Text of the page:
Some time yesterday, most of us set our clocks forward to return to Standard Time, saying “goodbye” to Day Light Saving Time.  (It case you didn’t touch your time pieces, it’s an hour earlier that you think.) The real purpose behind the national initiative, of course, is to take advantage of more daylight hours.

But hey: Aside from tech start-up wizards who get bought out for nine figures or hedge fund managers who probably make that much, we all should be focusing on saving something these days.

As a public service initiative, the PRDude offers these ways to save time– certainly something of value — until we switch back to Daylight Saving Time this fall when we’ll save, well, daylight again.

  • Following the GOP Presidential Race.  Seriously, Mitt Romney pretty much has got the race locked, unless he does or says something really dumb when the primary race moves to a big state like Texas or Illinois.  He’s just got too much of the two “m-words” going for him: Money and momentum.  So why listen to more empty rhetoric until the Republicans meet in Tampa this August.  After weeks and weeks of debates and more recently, the primaries, is there anything of significance that Governor Romney, Senator Santorum or Speaker Gingirch has to say that we haven’t heard? Oh yes, Congressman Paul, too.  Want to spend time following a race that means something to Americans these days?  Read the next item.

  • Deciding on Your Final Four Picks. Yesterday also was “Selection Sunday,” or the day many of us who don’t regularly follow college hoops — me included — start following the game because of the exciting NCAA men’s basketball tournament.  And, the fact that some people actually lay down wagers on the games. Yes, we’re in March Madness, meaning roundball prognosticators will spend hours studying stat after stat right up to the start of First Round play Thursday, March 15 to complete their brackets.  Spend your time this week doing something else because the Final Four will be comprised of Kentucky, Missouri, Syracuse and Kansas. How do I know this?  I have a “system,” which I can’t share because I’m entering two pools.  But please feel free to share any insight on preventing your brackets from being busted too early.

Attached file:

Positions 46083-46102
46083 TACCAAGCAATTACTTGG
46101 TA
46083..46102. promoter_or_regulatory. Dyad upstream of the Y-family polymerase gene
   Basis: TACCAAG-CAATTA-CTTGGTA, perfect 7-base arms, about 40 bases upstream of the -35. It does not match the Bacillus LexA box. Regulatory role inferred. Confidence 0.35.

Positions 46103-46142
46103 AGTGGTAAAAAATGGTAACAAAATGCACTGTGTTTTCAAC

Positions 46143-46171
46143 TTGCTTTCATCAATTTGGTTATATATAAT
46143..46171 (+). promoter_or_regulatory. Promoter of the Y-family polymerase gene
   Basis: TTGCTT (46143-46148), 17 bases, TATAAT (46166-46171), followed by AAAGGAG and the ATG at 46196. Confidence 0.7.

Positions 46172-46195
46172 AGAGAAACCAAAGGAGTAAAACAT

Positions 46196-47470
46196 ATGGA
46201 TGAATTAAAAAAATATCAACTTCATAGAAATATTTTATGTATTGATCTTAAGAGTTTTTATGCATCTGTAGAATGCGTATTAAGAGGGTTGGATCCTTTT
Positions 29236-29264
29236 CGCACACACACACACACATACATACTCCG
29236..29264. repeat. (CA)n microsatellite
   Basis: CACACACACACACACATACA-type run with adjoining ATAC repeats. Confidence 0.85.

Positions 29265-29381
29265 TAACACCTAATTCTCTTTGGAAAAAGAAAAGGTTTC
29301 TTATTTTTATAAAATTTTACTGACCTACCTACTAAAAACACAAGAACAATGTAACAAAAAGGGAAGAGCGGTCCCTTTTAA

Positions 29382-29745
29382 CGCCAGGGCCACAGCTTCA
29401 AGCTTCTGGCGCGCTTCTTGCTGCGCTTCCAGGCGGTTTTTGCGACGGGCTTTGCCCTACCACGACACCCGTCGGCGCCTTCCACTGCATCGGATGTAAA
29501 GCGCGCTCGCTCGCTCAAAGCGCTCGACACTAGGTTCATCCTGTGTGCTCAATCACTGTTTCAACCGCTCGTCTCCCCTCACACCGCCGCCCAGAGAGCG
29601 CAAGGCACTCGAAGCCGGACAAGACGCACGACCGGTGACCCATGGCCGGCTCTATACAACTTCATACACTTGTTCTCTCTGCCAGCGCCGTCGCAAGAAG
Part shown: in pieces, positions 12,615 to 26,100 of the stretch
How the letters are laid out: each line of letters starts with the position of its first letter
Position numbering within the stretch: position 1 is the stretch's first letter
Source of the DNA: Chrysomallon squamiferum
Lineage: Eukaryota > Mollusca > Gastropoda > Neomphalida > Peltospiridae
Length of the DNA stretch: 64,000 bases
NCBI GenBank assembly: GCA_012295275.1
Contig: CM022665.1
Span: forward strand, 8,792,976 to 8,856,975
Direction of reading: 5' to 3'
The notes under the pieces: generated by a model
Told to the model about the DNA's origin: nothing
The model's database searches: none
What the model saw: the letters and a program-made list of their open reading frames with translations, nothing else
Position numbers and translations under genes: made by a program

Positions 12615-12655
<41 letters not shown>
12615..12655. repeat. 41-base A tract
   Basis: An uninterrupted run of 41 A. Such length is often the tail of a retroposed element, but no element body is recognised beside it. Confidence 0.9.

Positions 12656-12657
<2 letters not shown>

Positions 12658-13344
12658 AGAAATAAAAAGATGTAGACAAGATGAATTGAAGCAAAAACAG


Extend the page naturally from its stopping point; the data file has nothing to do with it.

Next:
• Contemplating the True Definition of  “Public Relations.” A couple of days ago, the Public Relations Society of America announced the results of an initiative to offer an “official” definition of “public relations,” the noble communications practice that inspired this blog and continues to be its driving force.  The definition, which was vetted online by the membership from three choices, strikes a responsive chord from The PRDude:  “Public relations is a strategic communication process that builds mutually beneficial relationships between organizations and their publics.” Adding “strategic” really solidifies this definition for me; without a defined strategy, what many believe is “public relations” more than likely falls under “publicity.”  Disclaimer: I’m a proud member of PRSA.  The take away from this segment: Now that the world’s largest body governing public relations has defined the practice, allocate time to learn how to be a better practitioner.

What are your suggestions for saving time?  And, don’t say: “Stop wasting time reading blogs like this one!”